I spend a lot of time reading food blogs, and that includes all types of food blogs – not just vegan and vegetarian ones. I mean, hey, I might not be making the recipes from every blog I read, but I never undervalue their inspirational content. I have days when I shake my head and wonder “Is the whole world obsessed with bacon?” Then I look at my own content and go “Oh yeah, I guess I am too.”
I should qualify that statement: I’m obsessed with meatless bacon. I’ll be totally honest with you and say that bacon was last on my list of items I might ever miss when I went vegetarian. I was never a big bacon fan. Vegan bacon is a different story though. My favorite vegan foods soaked and cooked up in a smoky, salty, savory and slightly sweet marinade? Sounds good to me!
Since the first vegan baconizing event took place in my kitchen a few years back, I haven’t been able to stop experimenting. I fell in love with the combination of flavors and became, well…obsessed with bacon. My attempts at turning new things into bacon were usually successful, and I think I’ve gotten it down to a formula that works (almost) every time.
Choose Your Bacon Base
I know, the title says turn almost anything into bacon, but let’s be real: bacon strawberries, bacon peanut butter, and bacon black olives probably aren’t going to happen. There are couple of keys. First, you want something sufficiently porous so as to suck up your bacon flavors, which we’ll talk about below. Things that you might normally marinate before cooking are generally a good bet. Mushrooms, well pressed tofu, tempeh, and even chickpeas are all pretty absorbent, so they work great, and you end up with an intensely flavored vegan bacon. Things like nuts and seeds, while less porous, will still absorb a little bit and get a nice surface coating, so you’ll end up with a milder end product.
You also want something with a relatively neutral flavor, or a flavor that will compliment, or at least not compete with, the marinade. Coconut, carrots and eggplant all have distinct flavors, but they go nicely with the smokiness of bacon, so they work.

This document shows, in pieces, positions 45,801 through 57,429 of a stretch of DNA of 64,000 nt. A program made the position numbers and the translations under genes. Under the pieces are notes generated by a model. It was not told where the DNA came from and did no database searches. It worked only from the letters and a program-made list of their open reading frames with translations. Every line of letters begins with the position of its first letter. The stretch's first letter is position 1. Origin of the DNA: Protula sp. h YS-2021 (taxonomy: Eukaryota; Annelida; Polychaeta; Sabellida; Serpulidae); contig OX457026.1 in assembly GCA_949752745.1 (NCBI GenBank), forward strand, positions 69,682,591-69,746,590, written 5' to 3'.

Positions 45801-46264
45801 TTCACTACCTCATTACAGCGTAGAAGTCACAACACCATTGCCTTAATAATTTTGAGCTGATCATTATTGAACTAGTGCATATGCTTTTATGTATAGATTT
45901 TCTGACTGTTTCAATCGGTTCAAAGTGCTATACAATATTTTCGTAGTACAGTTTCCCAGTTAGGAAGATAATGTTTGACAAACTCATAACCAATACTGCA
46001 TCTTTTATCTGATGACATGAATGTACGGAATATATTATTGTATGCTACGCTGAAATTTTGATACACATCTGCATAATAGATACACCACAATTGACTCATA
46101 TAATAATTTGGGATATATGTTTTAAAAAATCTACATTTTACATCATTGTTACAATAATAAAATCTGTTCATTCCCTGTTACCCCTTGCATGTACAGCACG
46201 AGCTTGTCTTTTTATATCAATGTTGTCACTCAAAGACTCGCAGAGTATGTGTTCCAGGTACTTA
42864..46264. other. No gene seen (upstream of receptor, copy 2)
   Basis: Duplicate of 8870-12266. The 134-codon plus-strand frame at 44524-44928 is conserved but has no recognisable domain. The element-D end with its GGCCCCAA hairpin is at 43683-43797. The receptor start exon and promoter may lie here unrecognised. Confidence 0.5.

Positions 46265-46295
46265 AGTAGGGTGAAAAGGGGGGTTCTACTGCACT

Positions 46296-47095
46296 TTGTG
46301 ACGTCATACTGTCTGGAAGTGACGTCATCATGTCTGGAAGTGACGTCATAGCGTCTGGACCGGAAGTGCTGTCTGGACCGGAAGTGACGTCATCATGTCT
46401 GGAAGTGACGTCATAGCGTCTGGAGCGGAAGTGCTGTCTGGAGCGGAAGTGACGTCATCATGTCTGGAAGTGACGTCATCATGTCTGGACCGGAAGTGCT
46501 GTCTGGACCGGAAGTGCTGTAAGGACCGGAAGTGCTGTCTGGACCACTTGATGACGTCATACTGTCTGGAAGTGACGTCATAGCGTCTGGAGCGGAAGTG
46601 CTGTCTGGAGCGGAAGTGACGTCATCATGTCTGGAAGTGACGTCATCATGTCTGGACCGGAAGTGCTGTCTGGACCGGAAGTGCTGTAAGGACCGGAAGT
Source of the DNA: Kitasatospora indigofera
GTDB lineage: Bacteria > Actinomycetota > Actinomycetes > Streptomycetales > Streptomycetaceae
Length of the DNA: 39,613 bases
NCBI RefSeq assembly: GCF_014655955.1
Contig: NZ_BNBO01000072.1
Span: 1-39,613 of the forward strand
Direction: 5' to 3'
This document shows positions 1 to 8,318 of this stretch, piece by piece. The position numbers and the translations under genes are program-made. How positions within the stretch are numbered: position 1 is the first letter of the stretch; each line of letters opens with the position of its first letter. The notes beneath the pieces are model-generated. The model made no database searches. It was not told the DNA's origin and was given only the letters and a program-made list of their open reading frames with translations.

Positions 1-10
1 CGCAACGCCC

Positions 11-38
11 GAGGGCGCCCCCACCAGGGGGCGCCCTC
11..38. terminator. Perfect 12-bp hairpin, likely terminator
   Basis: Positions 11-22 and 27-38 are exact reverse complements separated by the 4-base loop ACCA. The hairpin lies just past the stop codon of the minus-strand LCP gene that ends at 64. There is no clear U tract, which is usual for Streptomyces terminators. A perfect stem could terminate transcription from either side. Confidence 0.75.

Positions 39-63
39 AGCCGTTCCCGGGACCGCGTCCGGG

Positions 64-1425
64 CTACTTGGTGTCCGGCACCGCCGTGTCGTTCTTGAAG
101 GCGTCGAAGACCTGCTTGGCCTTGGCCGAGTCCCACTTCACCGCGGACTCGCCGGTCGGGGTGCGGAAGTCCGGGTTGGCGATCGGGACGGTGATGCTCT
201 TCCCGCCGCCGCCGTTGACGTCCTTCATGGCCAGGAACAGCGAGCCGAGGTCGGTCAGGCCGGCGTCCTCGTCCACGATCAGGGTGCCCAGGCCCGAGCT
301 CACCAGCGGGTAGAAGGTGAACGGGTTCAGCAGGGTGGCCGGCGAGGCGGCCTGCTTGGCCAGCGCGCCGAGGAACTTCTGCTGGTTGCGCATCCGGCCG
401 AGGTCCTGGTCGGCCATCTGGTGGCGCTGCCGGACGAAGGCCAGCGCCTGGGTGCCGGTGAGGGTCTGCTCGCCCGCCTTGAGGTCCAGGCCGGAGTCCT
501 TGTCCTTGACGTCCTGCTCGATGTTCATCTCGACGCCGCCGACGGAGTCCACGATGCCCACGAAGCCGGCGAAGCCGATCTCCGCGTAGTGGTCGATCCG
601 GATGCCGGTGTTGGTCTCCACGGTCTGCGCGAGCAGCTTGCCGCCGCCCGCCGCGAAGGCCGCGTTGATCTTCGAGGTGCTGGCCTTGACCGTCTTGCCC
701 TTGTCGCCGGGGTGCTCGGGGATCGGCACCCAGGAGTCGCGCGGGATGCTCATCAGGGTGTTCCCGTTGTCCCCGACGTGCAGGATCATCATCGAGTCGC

Finally, when choosing your bacon base, consider the texture you’d like to end up with. If you want something crunchy to replicate bacon bits, try flaked coconut, nuts or seeds. If you want something juicy to put on a sandwich, go with a portabella mushroom or a slab of eggplant. If you want something somewhere in between, perhaps to replicate breakfast bacon strips, try tempeh.
Make Your Marinade
I mentioned the distinctive bacony flavors above: smoky, salty, savory and slightly sweet. Those are the flavors you want to incorporate into your marinade. For the smoky flavor, which is perhaps the most distinctive, I generally go with liquid smoke. Another option is smoked paprika, though this gives a much milder smoky flavor. I sometimes include a few dashes of smoked paprika in addition to liquid smoke.
Salty and savory conveniently come in a single ingredient: soy sauce, tamari for those who are gluten-free, or liquid aminos for those who are soy-free.
For sweet, it’s your call. Maple syrup is my favorite sweetener, and it adds a touch of authenticity since lots of non-vegan bacon includes maple flavors. Agave and brown sugar work well too, though with brown sugar you’ll want to heat and/or stir your marinade well to make sure you dissolve it completely.
The other flavor you’ll find in bacon that might not be as readily apparent is sour. For this I like to use apple cider vinegar, though white vinegar also works.
The key is adding the ingredients in the right ratio. I generally start with the following, by volume:
1 part smoke (liquid smoke)
3 parts sweet (maple syrup, agave, sugar, brown sugar)
4 parts sour (white vinegar or cider vinegar)
4 parts savory and salty (soy sauce, tamari, liquid aminos)
This ratio has more to do with the intensity of the flavors in the ingredients themselves than how apparent the tastes are in bacon. So while smoky is probably the most dominant flavor in bacon, you include it in the smallest amount in your marinade, because it is intense!
Taste test and see if it needs anything. The amounts will vary a bit depending on personal preference and the particular ingredients you choose.
Also consider how much marinade you’ll need. It’s always safest to go with a bit more than you think you’ll need, but don’t go overboard. You don’t need to completely submerge your bacon base, just get it well coated.
Sometimes I also add a bit of oil to the marinade. This isn’t necessary, particularly for bases that already have a bit of fat in them, but in those that don’t it will help with browning and crisping.
Soak time can be anywhere from a quick splash in your marinade, up to 12 hours or so in the refrigerator. It’s up to you, and generally, the longer the soak time, the more flavor gets into your base, and the more intense the flavor of your bacon is. Coconut is the only base that I usually skip soaking altogether for, as it quickly sucks up the marinade like a sponge.
For the most part, you can cook your bacon just like you would normally cook whatever ingredient you’ve chosen as a base. So for tofu, baking it works great. Coconut bacon also does best in the oven, though be careful, as this one burns quick. I like to pan-fry eggplant and tempeh. You can even throw your bacon on the grill in the summer, or use a food dehydrator for a raw bacon with a jerky-like texture.